More Flash Flooding as Barry bares down on the Gulf

Jul 12, 2019  | 3 min  | Ep4447

Upper Mississippi River barge traffic finally resumed in June from St. Louis north.

The lower river is bracing for another chapter in the wild weather story of 2019.

Barry is forecast to inundate a region that doesn’t need any more water.

Paul Yeager reports. @PaulYeager

Louisiana residents have already been dealing with flooding for much of 2019 because of high amounts of water coming downstream from the severely bloated Mississippi River. The region is now dealing with flooding that comes with local weather systems.

An early week storm swamped several streets in New Orleans. Cars and trucks tried to navigate the high water pooling in city streets and neighborhoods. Much of this same area is bracing for Hurricane Barry.

Isolated storms in Nebraska caused much of the same scene as cars stalled in the streets of Kearney. The National Weather Service reports nearly 9 inches of rain fell in south-central Nebraska. Most of the Cornhusker State received an inch of rain this week.

A federal report issued this week indicates more flooding is likely in the nation’s future.

The National Oceanic and Atmospheric Administration predicts 40 places in the U.S. will experience higher rates of what’s called sunny day or tidal flooding this year because of rising sea levels and an abnormal El Nino weather system. Government scientists predict annual flood records will be broken again next year as sea levels rise.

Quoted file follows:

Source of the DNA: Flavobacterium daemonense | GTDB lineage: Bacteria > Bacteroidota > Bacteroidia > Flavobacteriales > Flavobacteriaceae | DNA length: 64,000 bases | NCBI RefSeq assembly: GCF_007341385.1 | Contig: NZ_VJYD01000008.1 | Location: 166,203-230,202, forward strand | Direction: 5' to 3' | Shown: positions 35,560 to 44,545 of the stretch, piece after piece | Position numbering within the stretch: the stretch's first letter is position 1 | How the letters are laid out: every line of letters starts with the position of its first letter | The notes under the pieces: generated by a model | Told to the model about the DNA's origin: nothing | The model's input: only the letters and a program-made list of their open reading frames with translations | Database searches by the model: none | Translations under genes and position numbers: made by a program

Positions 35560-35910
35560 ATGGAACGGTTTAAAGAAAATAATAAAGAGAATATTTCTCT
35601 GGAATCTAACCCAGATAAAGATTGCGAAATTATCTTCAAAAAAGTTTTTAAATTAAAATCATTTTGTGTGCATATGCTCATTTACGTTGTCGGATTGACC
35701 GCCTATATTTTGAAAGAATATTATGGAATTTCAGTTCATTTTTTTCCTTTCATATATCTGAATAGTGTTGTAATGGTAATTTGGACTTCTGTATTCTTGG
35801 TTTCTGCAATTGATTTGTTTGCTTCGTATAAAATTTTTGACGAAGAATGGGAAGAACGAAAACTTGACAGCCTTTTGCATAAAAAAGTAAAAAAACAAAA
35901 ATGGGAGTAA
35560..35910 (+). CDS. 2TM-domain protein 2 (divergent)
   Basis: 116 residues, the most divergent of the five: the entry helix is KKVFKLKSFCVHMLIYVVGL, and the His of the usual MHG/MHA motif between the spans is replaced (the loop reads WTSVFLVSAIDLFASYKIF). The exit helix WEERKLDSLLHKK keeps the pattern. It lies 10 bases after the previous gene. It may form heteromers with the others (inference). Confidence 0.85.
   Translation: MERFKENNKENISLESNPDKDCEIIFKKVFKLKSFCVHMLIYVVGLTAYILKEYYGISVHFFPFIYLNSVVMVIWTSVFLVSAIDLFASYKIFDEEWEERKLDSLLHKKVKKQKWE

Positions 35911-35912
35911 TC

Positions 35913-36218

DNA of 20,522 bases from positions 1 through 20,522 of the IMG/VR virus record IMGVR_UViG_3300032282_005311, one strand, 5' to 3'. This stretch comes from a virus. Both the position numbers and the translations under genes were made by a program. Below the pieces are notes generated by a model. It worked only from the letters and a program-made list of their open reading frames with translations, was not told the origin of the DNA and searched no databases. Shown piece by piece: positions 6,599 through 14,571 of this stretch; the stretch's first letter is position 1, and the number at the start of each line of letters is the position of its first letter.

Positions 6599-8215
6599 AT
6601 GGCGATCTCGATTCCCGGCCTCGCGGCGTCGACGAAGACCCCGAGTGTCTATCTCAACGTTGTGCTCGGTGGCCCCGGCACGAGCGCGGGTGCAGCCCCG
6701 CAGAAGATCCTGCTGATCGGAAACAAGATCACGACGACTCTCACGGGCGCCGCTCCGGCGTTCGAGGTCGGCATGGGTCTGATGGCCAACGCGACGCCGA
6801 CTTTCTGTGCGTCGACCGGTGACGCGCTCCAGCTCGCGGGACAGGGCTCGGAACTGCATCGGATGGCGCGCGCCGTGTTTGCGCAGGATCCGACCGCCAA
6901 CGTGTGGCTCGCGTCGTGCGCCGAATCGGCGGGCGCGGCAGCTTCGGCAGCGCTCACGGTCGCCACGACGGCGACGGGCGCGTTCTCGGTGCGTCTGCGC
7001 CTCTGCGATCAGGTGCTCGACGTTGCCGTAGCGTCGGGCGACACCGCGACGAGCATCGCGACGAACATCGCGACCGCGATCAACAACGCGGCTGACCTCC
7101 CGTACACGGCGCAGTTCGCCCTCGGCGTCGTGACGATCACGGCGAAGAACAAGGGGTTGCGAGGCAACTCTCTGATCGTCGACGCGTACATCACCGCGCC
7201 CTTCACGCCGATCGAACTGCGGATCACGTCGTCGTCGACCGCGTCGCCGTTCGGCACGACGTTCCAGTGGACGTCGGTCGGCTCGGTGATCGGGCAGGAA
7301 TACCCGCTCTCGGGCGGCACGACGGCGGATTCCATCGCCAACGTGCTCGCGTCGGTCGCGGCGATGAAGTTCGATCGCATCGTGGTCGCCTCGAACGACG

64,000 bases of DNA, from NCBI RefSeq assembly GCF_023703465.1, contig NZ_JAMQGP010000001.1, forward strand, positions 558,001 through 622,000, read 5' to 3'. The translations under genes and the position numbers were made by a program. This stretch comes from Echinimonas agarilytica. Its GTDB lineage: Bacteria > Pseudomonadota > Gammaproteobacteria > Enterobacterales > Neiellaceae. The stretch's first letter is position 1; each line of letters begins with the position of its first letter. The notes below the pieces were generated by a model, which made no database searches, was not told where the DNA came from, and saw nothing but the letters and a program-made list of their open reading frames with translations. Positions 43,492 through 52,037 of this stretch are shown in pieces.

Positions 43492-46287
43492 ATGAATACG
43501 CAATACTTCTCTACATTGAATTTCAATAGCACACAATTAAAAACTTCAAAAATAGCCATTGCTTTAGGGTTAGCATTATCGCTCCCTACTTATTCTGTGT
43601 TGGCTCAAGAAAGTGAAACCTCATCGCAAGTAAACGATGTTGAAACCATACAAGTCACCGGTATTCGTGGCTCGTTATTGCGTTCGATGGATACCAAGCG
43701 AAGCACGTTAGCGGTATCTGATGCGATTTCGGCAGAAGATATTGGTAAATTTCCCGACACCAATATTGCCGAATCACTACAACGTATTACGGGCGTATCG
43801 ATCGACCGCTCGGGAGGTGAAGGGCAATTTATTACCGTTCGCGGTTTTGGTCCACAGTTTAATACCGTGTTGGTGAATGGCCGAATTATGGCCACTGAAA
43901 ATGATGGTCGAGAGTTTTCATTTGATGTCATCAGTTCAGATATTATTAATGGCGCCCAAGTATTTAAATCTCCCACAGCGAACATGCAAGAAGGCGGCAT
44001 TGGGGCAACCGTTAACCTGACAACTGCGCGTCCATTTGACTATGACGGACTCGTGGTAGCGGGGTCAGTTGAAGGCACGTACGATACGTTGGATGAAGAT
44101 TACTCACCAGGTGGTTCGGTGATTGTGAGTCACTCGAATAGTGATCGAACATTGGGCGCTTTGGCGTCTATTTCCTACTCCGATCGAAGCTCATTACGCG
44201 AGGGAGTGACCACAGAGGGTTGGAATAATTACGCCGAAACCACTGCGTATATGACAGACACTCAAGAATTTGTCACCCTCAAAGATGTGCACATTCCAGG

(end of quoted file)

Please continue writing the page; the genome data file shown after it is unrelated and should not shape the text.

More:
The Drought Monitor, based at the University of Nebraska, reveals a mostly quiet drought picture. Portions of Washington, North Dakota and the Deep South are driest in the United States.

In the Corn Belt sections of Iowa to northern Indiana, meteorologists note dry pockets are beginning to form. However, with long-term precipitation surpluses, no drought designation was given at this time.

And in Alaska, record-breaking heat finally retreated. A temperatures of 90 degrees had never been recorded in Anchorage. Since the mark was set on July 4th, average highs have returned to the nation’s northernmost state.

For Market to Market, I’m Paul Yeager.

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